2004 Medicine for the Public Lectures Cover Latest Developments in Medicine
- Dietary Supplements: What Do You Know? What Should You Know?
- Through the Looking Glass: The Future of Medicine and the Building
of the Mark O. Hatfield Clinical Research Center
- Evidence-Based Education: Preventing Reading Failure in America
- The Biomechanics of Human Movement: Could Leonardo da Vinci Fly?
- Addiction to Medications: What Are the Risks and Who Is Vulnerable?
- Viruses, Vaccines, and Emerging Health Threats
Medicine for the Public features physician-researchers working
on the frontiers of medical discovery at the National Institutes
of Health. The lecture series, now in its 28th year, helps people
understand the latest developments in medicine with an emphasis
on topics of current relevance presented by speakers who can relate
stories of science to the lay public. The above topics will be covered
in the 2004 series. Sponsored by the NIH Clinical Center, the lectures
are held at 7 p.m. on Tuesdays in the Clinical Center’s Masur
Auditorium, National Institutes of Health, 9000 Rockville Pike,
Building 10, in Bethesda, Maryland. All lectures are free and open
to the public.
October 5, 2004
Dietary Supplements: What Do You Know? What Should You Know?
Paul M. Coates, Ph.D., Director, Office of Dietary Supplements,
National Institutes of Health
Dietary supplements are widely used by the public with more than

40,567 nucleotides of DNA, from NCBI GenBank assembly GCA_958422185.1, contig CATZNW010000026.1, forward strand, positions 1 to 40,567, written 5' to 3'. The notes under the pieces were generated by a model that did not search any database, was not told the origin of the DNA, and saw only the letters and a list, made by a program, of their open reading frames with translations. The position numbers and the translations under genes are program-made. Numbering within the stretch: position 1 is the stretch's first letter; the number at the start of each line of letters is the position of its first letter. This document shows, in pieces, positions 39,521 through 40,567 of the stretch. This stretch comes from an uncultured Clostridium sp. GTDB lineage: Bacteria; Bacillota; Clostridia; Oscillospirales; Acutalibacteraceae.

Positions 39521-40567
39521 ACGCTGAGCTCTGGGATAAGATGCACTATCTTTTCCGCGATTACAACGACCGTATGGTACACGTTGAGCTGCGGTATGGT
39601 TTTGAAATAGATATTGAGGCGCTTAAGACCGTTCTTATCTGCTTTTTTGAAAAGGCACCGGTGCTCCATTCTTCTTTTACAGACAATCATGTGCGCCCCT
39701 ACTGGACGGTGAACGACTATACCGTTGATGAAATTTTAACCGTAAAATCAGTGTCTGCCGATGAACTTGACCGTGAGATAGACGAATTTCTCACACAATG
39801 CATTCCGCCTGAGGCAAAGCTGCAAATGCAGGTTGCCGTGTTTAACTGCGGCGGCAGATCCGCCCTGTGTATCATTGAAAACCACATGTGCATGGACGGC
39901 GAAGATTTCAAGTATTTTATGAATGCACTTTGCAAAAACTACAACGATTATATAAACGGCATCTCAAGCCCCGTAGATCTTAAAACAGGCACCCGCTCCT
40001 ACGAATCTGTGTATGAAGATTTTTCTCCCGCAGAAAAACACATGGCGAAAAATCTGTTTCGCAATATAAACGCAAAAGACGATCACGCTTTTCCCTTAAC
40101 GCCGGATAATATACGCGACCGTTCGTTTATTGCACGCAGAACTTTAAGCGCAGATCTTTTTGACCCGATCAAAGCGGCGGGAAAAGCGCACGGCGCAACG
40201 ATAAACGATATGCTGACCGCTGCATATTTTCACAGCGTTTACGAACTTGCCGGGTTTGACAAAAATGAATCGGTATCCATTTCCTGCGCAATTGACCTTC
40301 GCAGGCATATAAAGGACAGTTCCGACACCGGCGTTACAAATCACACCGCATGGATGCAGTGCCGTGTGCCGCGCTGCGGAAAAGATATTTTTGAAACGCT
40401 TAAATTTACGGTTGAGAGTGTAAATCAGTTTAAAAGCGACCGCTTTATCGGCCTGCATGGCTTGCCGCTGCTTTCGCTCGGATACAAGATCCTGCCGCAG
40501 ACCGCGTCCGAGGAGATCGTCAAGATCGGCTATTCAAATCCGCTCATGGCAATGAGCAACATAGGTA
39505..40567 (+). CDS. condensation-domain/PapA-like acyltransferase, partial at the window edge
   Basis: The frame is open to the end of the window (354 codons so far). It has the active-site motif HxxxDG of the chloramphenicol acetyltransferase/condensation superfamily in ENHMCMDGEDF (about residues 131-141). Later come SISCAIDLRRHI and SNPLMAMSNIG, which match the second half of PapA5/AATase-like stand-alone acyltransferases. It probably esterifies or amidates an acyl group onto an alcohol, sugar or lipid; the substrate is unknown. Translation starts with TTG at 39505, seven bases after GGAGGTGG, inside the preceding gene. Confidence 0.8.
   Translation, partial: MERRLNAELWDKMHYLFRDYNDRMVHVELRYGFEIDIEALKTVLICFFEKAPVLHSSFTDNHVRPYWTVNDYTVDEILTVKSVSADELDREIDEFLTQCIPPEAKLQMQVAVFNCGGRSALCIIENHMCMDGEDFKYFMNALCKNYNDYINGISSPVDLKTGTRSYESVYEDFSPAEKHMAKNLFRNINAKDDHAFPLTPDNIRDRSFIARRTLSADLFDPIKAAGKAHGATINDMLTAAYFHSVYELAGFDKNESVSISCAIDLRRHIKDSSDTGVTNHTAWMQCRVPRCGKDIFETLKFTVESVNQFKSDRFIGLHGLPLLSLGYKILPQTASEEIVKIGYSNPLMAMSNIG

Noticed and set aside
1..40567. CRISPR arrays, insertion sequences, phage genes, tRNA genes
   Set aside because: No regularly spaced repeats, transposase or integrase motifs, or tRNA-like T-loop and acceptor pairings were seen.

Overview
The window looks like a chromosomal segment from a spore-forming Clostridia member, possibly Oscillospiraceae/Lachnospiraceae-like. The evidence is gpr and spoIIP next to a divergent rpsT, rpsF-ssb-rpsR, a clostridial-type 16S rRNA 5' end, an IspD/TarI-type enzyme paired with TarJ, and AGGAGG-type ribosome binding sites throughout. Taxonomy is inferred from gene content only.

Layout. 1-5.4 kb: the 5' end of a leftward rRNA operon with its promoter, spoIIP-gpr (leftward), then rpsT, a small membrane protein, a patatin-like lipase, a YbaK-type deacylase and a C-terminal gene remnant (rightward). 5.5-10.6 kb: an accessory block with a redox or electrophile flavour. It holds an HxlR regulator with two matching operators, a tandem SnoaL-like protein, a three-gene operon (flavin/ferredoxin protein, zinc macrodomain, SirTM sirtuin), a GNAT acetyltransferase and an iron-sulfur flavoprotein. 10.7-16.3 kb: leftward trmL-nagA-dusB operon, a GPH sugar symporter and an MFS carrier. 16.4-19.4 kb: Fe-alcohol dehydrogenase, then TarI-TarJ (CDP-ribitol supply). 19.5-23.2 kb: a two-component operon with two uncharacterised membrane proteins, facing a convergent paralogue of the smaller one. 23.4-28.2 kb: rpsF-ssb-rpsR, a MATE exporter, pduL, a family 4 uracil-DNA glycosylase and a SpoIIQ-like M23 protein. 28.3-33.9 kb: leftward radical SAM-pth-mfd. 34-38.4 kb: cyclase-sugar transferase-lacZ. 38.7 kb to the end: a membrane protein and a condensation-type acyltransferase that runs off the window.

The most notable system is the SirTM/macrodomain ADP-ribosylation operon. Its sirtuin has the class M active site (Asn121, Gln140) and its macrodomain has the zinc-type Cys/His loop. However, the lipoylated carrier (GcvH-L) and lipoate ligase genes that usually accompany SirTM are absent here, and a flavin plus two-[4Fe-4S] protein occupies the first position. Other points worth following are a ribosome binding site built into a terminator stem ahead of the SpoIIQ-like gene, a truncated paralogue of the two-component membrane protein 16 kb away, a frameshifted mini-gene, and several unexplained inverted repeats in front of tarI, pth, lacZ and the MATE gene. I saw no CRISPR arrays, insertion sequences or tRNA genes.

100 million Americans taking them. Current knowledge about these
supplements is incomplete. More needs to be done to determine what
they can do and to dispel common misconceptions. Dietary supplements
offer fertile ground for answering such questions as how to assess
the health effects of supplements and whether extracts of biologically-active
substances marketed as supplements like isoflavones and antioxidants
work the same way they do in food. NIH researchers are studying
the many and varied aspects of dietary supplements. Through examples
of dietary supplements such as substances derived from plants, nutrient
ingredients like vitamins, or food components like omega-3 fatty
acids derived from fish, learn what a dietary supplement is, how
it is different from a food or a drug, and who takes them and why.
The regulation and evaluation of diet supplements will be presented.
Hear what is really known about these supplements and equally important,
what is not known about them.
October 12, 2004
Through the Looking Glass: The Future of Medicine and the Building
of the Mark O. Hatfield Clinical Research Center
John I. Gallin, M.D., Director, Clinical Center, National Institutes
Robert Frasca, Partner-in-Charge of Design, Zimmer Gunsul Frasca
This lecture will explore medical research at the NIH Clinical Center,
the largest clinical research hospital in the world, and the first
to situate research laboratories in close proximity to patient beds.
It will examine how clinical research has changed since the Clinical